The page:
The San is the name for various nomadic tribes that roamed southern Africa from long before the Europeans arrived. They were the famed “bushmen” (and women) of southern Africa. In what looked to outsiders like barren desert, they subsisted on the animals they hunted, hundreds of plant foods they foraged and various roots and leaves they used as medicines.
In a sense, they were early ecologists, consuming only what they needed for living and doing little harm to their environment. Lands they roamed were never owned, just touched upon – lightly.
Despite different roles (men hunted, women foraged), leadership in the society was equal because their work was considered equal.
Then, in the 19th century, foreign settlers took control of the land. They fenced off areas for ranching and agriculture, disrupting the natural movement of the wildlife on which the San depended, while also hemming in, deprecating and oppressing the indigenous San. Even today, as we learned in D’kar, a village for those who don’t need villages, the Botswana government and large agricultural companies pressure what space the San have left.
We had the chance to walk through the bush with a group of modern “bushmen,” as they demonstrated their hunting and foraging methods. This young man, with his hunting gear, showed us how they killed animals using an arrow of two parts. The striking part would be dipped in a lethal poison made elaborately from the seeds of a special plant. That is inserted into a carefully selected and balanced twig from the colorful quiver tree. That way one could remove the shaft from the arrow within the prey without the danger of poisoning oneself. He also demonstrated in graphic terms how another concoction could cure diarrhea.
As with most indigenous people, it was vitally important for the San to transmit to their young wisdom about the skills for living as well as an understanding of life through religious thought. For this purpose, they developed simple dances and chants, as well as narrative tales – all inevitably tuned to the rhythms of nature. Their few musical instruments were made of bark, string, camel thorn seeds, and so on – each light and small enough to port around. This young boy gleefully practiced the use of a succulent plant as a natural soap, to an approving chorus of his elders.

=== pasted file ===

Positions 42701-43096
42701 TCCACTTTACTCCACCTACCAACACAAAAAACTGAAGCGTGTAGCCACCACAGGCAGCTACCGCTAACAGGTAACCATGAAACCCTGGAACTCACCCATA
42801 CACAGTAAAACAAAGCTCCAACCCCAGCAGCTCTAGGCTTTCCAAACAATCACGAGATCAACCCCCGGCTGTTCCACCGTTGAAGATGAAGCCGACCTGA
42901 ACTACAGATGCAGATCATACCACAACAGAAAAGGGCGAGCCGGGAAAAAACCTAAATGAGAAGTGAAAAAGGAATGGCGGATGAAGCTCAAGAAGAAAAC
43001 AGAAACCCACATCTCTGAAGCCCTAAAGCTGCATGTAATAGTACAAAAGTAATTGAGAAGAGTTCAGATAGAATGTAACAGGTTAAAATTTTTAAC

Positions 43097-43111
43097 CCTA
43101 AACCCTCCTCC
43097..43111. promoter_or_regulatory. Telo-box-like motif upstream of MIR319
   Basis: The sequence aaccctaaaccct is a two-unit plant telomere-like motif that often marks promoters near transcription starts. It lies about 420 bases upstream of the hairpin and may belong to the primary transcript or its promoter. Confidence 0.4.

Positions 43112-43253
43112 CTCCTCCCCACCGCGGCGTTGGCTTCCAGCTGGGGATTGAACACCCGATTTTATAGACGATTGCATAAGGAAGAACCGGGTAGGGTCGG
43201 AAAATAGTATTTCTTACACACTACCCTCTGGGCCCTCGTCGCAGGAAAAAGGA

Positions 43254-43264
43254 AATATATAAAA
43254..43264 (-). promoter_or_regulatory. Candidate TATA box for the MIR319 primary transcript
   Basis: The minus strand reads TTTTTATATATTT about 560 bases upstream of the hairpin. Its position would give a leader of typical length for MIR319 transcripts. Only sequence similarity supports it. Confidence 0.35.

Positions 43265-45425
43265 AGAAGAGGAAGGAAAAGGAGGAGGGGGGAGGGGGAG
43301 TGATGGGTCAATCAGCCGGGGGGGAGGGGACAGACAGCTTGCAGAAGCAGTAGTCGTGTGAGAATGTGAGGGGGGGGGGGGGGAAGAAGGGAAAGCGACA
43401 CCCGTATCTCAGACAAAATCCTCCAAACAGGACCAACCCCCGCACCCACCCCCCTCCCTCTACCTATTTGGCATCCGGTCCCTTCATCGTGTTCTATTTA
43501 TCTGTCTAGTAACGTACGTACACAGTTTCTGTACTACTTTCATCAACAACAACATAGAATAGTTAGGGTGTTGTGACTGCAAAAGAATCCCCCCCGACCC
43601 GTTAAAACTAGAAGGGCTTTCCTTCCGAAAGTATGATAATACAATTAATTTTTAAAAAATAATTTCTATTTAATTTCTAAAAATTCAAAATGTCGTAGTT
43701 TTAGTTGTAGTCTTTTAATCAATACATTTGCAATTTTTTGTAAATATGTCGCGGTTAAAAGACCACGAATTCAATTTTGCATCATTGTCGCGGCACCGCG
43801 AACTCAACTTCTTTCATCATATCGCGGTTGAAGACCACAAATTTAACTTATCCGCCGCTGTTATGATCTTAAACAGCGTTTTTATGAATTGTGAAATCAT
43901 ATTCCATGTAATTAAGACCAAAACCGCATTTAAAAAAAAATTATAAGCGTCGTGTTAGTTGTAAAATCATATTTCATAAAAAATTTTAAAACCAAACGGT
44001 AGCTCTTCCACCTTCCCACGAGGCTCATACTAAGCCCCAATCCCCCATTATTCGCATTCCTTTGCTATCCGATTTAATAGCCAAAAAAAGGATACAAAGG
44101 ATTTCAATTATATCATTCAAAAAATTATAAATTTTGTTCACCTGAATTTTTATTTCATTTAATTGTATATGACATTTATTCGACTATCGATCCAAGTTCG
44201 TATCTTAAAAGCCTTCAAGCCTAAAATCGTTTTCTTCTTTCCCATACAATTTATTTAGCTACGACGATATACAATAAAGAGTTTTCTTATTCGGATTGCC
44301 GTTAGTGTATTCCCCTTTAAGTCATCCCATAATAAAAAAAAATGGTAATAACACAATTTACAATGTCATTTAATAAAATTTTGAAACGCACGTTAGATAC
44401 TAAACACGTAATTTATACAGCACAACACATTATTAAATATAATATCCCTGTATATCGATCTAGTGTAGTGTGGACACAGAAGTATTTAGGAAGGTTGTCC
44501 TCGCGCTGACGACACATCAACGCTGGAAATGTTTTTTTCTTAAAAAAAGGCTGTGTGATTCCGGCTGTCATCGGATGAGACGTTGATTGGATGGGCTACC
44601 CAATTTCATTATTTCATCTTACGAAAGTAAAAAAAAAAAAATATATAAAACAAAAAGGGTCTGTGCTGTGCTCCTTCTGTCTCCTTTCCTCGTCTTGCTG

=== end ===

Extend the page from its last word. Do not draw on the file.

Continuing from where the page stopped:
Rubbing a hardwood stick on piece of soft wood, plus some dry brush – that’s all you need to build a good fire in minutes, if you’re a skilled bushman.
Swathed in skins tinted with natural pigments for protection against rain or cold, this San woman touted the virtues of the natural medicines she uses, including a plant-based birth control method.
The San needed little clothing other than treated animals skins. Even so, they were not immune to the pleasure of adornment. At the museum of San culture in D’kar, we learned how artisans broke ostrich eggshells into small pieces which, rubbed and smoothed and pierced, could be strung together in lovely patterns as necklaces or beading – as in the example here. The ostrich eggshell is so hard that the San would also use it as a canteen to carry water securely.
Ever resourceful, the contemporary San tribe has developed a cultural arts center in D’kar for two purposes. First, the transmission of its culture to the young, using traditional techniques and the artistry that has long adorned rock walls where they traveled. Second, the fostering of artists whose work can exhibit the culture to the outside world (plus make money for the community). Here is a piece by Cgoise Ntcox’o, an artist whose work was adopted as a plane design by Britich Airways in the 1990s (to the displeasure of Margaret Thatcher) and who exhibited work in several US states.
(Also, for more pictures from Botswana, CLICK HERE to view the slideshow at the end of the itinerary page.)